Ilmastonmuutoksen tuhoisat seuraukset ovat jo nähtävissä, ja tarve reagoida niihin käy yhä kiireellisemmäksi. Ilmastonmuutoksen vaikutuksia kokonaisturvallisuuteen ei kuitenkaan ymmärretä tarpeeksi hyvin.
Turvallisuusvaikutukset ovat monimutkaisia, sillä niillä on tapana ketjuuntua ja voimistaa toisiaan. Vaikutuksia on hankala käsittää kokonaisuudessaan, ja puutteellisen tilannekuvan seurauksena myös poliittiset päätökset jäävät todennäköisesti vajavaisiksi.
Tämän julkaisun tarkoituksena on lisätä ymmärrystä ilmastoturvallisuudesta antamalla konkreettisia esimerkkejä mahdollisista suorista, ketjuuntuvista ja siirtymävaikutuksista.
Ilmastonmuutoksen eri vaikutukset, kuten metsäpalot, Euroopan helleaallot tai tuulivoimatuotannon kasvu, aiheuttavat monenlaisia haasteita Suomen turvallisuudelle. Ne voivat esimerkiksi uhata terveyttä ja elinkeinoja, voimistaa yhteiskunnan polarisoitumista tai synnyttää uusia toimitusketjuriskejä.
Strateginen ennakointi, kansainvälinen yhteistyö ja hyvin suunniteltu ilmastopolitiikka voivat auttaa torjumaan ilmastonmuutokseen liittyviä riskejä.
As the impacts of climate change are becoming more and more visible, the need to adapt and respond to them becomes increasingly urgent. Yet there is still a lack of nuanced understanding of the social, political and economic interactions through which climate change can impact security. Concrete examples of the pathways and chains of effects behind climate security impacts are crucial for developing effective preparedness measures. To move the discussion forward, this paper presents three examples of potential climate security impacts.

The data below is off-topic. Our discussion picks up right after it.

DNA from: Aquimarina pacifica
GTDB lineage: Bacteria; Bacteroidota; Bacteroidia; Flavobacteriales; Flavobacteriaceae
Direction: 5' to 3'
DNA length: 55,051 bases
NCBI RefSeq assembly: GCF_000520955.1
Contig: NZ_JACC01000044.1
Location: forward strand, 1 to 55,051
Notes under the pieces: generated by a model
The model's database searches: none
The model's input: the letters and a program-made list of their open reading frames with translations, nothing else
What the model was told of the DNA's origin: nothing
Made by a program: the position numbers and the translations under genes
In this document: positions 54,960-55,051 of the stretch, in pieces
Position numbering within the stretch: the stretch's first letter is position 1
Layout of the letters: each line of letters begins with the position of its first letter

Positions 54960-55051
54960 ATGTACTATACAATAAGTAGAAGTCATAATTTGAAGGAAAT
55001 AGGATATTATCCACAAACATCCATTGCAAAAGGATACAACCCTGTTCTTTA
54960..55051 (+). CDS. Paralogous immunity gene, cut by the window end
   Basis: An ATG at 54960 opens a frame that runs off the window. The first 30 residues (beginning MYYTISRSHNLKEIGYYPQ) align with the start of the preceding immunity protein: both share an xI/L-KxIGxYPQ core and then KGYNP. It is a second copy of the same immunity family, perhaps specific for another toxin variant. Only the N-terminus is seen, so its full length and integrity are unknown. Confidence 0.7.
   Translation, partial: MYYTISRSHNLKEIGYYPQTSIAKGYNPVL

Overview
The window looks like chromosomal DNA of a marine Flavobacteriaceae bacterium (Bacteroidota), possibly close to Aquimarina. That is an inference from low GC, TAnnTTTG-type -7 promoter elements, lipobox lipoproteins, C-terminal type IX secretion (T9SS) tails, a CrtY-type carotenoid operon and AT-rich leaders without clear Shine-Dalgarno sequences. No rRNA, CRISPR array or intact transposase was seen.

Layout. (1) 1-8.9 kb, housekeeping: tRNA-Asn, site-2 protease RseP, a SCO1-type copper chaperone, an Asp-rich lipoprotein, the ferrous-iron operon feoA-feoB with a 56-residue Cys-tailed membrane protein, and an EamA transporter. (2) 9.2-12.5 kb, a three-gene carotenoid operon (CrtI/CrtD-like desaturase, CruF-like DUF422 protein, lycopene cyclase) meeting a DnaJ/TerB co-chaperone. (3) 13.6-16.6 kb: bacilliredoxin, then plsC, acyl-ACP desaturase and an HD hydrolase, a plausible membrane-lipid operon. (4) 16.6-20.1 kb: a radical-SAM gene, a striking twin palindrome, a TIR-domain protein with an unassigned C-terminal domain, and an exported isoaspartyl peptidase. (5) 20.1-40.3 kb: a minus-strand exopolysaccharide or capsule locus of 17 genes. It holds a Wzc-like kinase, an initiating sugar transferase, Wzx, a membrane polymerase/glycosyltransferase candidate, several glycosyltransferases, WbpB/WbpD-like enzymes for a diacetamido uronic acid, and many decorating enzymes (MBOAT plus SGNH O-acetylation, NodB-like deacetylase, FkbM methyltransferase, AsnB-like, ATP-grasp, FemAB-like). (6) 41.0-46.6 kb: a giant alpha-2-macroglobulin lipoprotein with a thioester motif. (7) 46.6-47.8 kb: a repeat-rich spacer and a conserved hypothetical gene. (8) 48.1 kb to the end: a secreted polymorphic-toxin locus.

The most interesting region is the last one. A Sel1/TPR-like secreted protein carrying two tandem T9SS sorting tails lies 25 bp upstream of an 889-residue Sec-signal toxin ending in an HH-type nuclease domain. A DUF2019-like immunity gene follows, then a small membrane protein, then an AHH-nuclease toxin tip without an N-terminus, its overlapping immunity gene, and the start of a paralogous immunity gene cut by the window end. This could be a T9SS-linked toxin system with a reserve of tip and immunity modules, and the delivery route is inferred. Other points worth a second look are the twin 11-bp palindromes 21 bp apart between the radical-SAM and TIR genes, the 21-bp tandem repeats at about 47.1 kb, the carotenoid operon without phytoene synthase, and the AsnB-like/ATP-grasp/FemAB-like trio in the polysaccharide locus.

Climate change threatens people and societies around the world, and without decisive action its impacts will be aggravated in the future. Research shows that climate change imperils livelihoods, increases societal instability and conflict potential, disrupts global supply chains and escalates tensions in international relations. Mitigation efforts have remained slow and inadequate, to the extent that the vast and rapid actions needed now may generate new risks and vulnerabilities.
This Briefing Paper focuses on Finland, which is an unconventional case as it is not highly vulnerable to direct climate impacts like floods or hurricanes. However, as a small country with an open economy, Finland is exposed to disruptions in global supply chains and networks. Likewise, climate policy in Finland is likely to have transboundary implications. The Finnish case can therefore provide helpful and widely applicable insights for tracing climate security impacts.
Although the examples presented here are realistic in the sense that they are based on projected impacts of climate change and developments that have already begun to take place, they are not prognoses of events that will inevitably occur. Instead, the examples provide scenarios of the kinds of impacts that are possible in the Finnish context, potentially to be used as a reference point in policy-oriented discussions. The specific impacts selected as examples illustrate the variety of consequences. Yet they are still limited in scope and present a relatively rough sketch of the pathways associated with the impacts.
The paper will first outline the concept of climate security and present a three-level framework to categorise the impacts. On the basis of this categorisation, the paper will then discuss three examples of climate security impacts relevant for Finland. Finally, the paper will conclude by proposing ways to move forward in improving climate security preparedness at both national and international levels.